Be opportunistic. If you want to avoid holiday cliches altogether, jump on something relevant to this holiday to discuss in your content. No two years are the same.
Nerdist and Home Geekonomics
Another great seasonal content example comes from a less traditional holiday: May the 4th (AKA Star Wars day).
Nerdist columnist Jenn Fujikawa wrote Home Geekonomics: May the 4th Be With You last May to mark a very important holiday for nerds around the world.
The article offered tips and craft ideas for your May the 4th Be With You (Star Wars) party, including a ‘Wash Your Hans’ sign for your buffet table, a DIY BB-8 lantern, a DIY Death Star, and more.
Only the most devoted Star Wars fans could dream of actually making these crafts, but you can bet Nerdist fans are among them.
Focus on holidays your audience really cares about, and don’t be afraid to branch out. Even if your audience knew nothing about the holiday before, they’ll like the gesture when they read your content.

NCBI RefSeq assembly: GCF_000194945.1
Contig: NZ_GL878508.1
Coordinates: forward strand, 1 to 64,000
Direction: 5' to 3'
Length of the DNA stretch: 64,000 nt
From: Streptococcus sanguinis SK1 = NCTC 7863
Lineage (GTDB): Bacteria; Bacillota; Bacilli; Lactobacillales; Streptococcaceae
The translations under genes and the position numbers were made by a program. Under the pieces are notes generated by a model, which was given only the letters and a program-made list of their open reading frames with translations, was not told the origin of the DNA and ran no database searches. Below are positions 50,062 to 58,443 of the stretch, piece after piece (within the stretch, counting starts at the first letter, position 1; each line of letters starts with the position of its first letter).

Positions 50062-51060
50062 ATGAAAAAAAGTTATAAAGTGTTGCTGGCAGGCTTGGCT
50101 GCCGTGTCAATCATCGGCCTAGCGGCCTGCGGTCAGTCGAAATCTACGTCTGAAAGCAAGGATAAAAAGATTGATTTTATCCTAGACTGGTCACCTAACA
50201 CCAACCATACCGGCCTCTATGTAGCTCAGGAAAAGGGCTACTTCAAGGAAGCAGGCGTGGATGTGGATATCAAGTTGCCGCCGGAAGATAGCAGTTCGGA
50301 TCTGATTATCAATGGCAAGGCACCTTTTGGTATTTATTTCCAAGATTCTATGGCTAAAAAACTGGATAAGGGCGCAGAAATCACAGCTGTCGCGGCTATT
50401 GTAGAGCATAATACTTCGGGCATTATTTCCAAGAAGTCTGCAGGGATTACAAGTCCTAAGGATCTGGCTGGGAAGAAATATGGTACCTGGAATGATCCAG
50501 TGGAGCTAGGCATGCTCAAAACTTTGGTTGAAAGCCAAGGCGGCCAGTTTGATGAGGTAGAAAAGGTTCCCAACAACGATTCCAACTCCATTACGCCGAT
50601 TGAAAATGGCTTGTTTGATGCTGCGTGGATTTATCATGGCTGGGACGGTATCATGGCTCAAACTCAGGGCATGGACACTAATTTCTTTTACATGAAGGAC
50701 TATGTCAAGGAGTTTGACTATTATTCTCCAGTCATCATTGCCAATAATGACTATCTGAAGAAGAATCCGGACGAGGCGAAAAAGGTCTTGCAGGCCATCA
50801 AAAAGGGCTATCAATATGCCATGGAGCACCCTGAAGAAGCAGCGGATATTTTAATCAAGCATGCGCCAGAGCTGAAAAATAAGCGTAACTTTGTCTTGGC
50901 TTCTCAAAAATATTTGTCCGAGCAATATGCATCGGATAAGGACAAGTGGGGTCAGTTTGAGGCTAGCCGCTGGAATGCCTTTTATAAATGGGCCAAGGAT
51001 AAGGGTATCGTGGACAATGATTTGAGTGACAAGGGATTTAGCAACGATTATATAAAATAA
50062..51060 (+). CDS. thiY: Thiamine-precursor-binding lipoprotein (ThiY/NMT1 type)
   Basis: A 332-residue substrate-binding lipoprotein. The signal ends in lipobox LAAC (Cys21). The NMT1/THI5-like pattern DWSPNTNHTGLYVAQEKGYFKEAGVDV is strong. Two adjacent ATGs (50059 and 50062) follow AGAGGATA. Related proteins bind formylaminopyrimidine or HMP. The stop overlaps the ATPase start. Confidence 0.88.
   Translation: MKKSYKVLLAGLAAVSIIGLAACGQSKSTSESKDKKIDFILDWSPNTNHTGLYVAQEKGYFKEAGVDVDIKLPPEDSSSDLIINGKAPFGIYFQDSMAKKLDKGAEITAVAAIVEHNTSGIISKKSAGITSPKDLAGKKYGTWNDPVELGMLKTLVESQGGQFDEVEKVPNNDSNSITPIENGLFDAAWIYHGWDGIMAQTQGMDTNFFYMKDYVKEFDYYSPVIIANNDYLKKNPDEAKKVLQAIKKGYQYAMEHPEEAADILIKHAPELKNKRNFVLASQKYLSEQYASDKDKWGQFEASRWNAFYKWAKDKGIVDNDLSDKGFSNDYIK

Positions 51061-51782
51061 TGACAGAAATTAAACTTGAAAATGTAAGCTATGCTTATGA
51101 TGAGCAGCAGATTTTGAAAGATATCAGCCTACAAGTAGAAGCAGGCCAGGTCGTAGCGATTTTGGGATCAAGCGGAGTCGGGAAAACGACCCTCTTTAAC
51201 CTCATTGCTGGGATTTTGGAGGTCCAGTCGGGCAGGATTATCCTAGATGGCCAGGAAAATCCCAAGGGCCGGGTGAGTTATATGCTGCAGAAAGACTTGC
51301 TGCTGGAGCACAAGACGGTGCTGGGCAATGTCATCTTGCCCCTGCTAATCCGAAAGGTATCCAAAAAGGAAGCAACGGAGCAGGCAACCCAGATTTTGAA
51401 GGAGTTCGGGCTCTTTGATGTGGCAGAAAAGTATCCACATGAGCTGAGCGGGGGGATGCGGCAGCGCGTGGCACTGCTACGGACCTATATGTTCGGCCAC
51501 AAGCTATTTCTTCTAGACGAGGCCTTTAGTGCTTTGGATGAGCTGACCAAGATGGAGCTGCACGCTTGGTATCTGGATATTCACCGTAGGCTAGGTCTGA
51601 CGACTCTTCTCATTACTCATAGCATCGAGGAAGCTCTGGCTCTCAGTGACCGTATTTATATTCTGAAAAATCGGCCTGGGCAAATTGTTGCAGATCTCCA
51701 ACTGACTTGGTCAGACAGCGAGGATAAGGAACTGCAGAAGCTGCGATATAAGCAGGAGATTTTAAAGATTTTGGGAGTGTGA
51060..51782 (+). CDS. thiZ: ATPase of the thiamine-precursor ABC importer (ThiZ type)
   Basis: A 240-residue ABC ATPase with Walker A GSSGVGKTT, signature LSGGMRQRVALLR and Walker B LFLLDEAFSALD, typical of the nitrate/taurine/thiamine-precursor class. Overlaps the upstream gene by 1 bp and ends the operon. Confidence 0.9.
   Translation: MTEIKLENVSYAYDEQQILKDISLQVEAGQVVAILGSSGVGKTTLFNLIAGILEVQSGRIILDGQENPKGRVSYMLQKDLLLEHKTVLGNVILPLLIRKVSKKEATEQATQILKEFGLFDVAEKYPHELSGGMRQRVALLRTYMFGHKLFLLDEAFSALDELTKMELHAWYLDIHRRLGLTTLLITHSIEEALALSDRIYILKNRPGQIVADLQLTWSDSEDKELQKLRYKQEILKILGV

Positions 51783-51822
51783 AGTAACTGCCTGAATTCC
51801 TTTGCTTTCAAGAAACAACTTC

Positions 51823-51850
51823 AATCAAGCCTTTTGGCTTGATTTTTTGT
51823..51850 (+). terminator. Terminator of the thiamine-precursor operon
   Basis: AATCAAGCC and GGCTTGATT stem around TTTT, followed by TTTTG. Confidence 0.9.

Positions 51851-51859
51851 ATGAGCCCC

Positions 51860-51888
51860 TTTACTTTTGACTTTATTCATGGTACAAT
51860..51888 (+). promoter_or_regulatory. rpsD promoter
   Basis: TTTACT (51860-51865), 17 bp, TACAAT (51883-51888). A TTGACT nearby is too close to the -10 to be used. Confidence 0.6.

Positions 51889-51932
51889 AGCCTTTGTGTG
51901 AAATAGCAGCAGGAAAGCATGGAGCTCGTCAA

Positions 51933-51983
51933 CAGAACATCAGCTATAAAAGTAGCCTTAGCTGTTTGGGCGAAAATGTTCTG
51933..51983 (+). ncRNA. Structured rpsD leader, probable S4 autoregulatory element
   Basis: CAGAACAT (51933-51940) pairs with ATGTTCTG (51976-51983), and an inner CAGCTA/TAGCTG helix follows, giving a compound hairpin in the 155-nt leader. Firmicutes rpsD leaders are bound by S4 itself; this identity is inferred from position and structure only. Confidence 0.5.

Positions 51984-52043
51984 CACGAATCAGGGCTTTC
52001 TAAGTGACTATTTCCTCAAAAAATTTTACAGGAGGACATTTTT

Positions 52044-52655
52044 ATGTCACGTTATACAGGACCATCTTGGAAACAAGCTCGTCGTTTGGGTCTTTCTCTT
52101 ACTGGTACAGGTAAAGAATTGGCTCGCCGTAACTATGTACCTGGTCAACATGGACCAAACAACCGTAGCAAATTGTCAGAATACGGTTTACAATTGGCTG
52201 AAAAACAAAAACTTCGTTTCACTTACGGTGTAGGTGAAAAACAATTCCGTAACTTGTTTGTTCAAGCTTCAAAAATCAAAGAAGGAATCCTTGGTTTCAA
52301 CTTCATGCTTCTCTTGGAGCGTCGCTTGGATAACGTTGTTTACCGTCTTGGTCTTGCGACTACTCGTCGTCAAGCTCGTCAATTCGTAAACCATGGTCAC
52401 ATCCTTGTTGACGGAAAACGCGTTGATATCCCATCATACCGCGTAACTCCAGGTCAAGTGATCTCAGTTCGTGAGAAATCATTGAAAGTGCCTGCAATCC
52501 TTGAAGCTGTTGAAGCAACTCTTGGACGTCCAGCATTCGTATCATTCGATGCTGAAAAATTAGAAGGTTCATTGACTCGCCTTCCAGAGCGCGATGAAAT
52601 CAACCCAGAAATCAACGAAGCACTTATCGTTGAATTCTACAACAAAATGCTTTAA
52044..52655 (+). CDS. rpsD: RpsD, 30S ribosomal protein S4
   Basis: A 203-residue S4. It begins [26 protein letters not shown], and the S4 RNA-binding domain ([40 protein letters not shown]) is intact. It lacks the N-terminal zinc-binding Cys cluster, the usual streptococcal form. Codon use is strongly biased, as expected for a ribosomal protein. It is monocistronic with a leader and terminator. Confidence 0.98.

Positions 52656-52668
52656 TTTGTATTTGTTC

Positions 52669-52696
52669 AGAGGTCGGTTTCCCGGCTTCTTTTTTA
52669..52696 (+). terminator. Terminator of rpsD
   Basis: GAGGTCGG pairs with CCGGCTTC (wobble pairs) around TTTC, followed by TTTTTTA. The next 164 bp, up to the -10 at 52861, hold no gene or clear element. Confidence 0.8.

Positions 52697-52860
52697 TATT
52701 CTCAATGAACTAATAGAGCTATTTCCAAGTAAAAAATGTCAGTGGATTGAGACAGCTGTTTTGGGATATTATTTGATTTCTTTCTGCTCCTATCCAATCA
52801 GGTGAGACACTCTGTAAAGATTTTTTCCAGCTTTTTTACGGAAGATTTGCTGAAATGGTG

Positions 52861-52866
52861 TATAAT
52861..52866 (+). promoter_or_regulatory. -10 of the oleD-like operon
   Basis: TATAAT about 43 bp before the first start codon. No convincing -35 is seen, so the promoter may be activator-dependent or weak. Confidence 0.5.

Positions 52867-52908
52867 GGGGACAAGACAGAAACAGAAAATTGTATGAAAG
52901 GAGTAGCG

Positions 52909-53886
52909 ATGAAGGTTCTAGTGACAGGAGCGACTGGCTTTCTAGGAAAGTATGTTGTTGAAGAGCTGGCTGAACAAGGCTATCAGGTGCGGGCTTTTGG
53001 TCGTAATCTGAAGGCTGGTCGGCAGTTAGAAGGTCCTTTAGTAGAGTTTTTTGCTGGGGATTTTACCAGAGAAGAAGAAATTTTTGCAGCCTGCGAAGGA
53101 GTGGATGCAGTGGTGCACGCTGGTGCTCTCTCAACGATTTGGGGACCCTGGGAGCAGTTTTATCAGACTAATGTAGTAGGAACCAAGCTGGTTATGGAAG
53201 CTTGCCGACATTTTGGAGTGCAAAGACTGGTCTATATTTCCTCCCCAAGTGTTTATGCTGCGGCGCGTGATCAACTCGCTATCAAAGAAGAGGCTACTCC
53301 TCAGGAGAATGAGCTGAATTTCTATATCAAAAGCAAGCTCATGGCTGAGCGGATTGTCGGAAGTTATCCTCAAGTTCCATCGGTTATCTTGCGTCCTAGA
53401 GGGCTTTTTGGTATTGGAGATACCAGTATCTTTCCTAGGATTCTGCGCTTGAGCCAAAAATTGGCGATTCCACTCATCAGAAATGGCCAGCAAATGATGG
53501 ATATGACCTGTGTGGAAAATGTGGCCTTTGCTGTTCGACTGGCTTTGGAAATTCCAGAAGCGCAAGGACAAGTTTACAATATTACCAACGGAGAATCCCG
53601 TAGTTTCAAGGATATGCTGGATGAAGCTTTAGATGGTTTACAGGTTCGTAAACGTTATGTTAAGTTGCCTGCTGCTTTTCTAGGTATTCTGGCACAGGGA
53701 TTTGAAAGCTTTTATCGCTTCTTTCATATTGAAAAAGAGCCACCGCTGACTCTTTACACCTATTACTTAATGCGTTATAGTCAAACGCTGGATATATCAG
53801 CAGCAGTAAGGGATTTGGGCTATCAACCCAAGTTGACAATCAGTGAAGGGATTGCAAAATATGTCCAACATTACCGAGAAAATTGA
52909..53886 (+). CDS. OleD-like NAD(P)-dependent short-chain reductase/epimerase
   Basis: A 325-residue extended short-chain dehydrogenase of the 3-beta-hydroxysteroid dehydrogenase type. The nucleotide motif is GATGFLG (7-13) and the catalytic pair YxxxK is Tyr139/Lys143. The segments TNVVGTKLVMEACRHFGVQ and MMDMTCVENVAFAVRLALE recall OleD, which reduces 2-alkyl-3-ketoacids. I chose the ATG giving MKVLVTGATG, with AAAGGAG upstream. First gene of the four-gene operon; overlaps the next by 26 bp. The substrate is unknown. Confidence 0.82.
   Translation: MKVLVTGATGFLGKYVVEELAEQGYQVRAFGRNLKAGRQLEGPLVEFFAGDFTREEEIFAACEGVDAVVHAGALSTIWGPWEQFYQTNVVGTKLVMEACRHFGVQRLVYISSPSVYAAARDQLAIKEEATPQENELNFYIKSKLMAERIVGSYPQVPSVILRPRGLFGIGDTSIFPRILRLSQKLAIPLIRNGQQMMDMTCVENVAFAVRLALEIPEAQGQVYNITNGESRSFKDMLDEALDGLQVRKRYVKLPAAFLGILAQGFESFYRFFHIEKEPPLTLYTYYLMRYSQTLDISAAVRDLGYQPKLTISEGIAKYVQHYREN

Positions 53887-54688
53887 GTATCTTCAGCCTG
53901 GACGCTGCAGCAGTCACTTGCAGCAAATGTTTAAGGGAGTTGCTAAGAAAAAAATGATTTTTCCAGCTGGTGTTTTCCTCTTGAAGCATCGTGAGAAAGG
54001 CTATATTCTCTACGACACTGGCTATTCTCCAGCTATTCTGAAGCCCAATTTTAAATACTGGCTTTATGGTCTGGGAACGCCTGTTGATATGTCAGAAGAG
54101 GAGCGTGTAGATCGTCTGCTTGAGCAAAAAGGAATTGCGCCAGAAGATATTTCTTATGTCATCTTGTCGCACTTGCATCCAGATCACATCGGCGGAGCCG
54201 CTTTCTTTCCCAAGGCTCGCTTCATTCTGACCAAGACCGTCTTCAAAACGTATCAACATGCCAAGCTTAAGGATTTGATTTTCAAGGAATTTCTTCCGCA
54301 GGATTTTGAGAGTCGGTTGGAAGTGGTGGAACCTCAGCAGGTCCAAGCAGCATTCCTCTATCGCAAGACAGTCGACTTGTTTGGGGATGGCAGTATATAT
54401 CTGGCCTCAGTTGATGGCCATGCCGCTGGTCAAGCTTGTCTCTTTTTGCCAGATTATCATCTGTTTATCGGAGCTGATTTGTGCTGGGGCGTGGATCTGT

And it’s actually pretty easy to find an obscure holiday that fits in with your brand. Run a food blog? November 3rd is National Sandwich Day, so make sure you’re on topic!
Allstate’s Winter Storm Safety Tips
A lot of seasonal content you see around winter is materialistic. It’s all about Black Friday, Cyber Monday, Christmas gift ideas, New Years essentials. It’s not creative and very impersonal.
Brands seem to forget that winter is an actual, physical season, not just a series of holidays where they can encourage people to buy stuff. That’s why Allstate’s 5 Easy Ways to Winterize Your Home Infographic is a great seasonal content example: